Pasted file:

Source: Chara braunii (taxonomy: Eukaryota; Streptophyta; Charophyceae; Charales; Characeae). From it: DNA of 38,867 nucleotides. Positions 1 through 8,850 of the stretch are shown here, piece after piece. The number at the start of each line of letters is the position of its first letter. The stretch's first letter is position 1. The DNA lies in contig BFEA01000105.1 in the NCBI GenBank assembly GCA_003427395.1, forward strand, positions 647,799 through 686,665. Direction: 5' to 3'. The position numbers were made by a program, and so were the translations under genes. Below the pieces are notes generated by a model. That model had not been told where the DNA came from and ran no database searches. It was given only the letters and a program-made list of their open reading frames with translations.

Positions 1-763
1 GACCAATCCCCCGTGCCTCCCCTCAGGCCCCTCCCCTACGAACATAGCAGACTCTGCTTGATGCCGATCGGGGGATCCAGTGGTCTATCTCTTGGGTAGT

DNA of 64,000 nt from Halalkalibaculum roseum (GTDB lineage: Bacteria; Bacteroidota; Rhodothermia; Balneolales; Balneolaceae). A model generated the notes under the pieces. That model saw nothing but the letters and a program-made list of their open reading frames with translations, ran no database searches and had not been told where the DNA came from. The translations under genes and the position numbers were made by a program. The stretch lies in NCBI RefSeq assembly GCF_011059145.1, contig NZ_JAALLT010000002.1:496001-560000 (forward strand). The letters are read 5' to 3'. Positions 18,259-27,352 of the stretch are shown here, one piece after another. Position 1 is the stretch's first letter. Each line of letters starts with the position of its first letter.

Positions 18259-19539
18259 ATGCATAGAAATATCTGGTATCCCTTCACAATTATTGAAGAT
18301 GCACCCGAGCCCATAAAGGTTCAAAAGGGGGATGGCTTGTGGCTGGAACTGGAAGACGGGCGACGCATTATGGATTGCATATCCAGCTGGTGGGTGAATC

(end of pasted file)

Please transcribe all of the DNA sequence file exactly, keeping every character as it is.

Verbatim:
Source: Chara braunii (taxonomy: Eukaryota; Streptophyta; Charophyceae; Charales; Characeae). From it: DNA of 38,867 nucleotides. Positions 1 through 8,850 of the stretch are shown here, piece after piece. The number at the start of each line of letters is the position of its first letter. The stretch's first letter is position 1. The DNA lies in contig BFEA01000105.1 in the NCBI GenBank assembly GCA_003427395.1, forward strand, positions 647,799 through 686,665. Direction: 5' to 3'. The position numbers were made by a program, and so were the translations under genes. Below the pieces are notes generated by a model. That model had not been told where the DNA came from and ran no database searches. It was given only the letters and a program-made list of their open reading frames with translations.

Positions 1-763
1 GACCAATCCCCCGTGCCTCCCCTCAGGCCCCTCCCCTACGAACATAGCAGACTCTGCTTGATGCCGATCGGGGGATCCAGTGGTCTATCTCTTGGGTAGT

DNA of 64,000 nt from Halalkalibaculum roseum (GTDB lineage: Bacteria; Bacteroidota; Rhodothermia; Balneolales; Balneolaceae). A model generated the notes under the pieces. That model saw nothing but the letters and a program-made list of their open reading frames with translations, ran no database searches and had not been told where the DNA came from. The translations under genes and the position numbers were made by a program. The stretch lies in NCBI RefSeq assembly GCF_011059145.1, contig NZ_JAALLT010000002.1:496001-560000 (forward strand). The letters are read 5' to 3'. Positions 18,259-27,352 of the stretch are shown here, one piece after another. Position 1 is the stretch's first letter. Each line of letters starts with the position of its first letter.

Positions 18259-19539
18259 ATGCATAGAAATATCTGGTATCCCTTCACAATTATTGAAGAT
18301 GCACCCGAGCCCATAAAGGTTCAAAAGGGGGATGGCTTGTGGCTGGAACTGGAAGACGGGCGACGCATTATGGATTGCATATCCAGCTGGTGGGTGAATC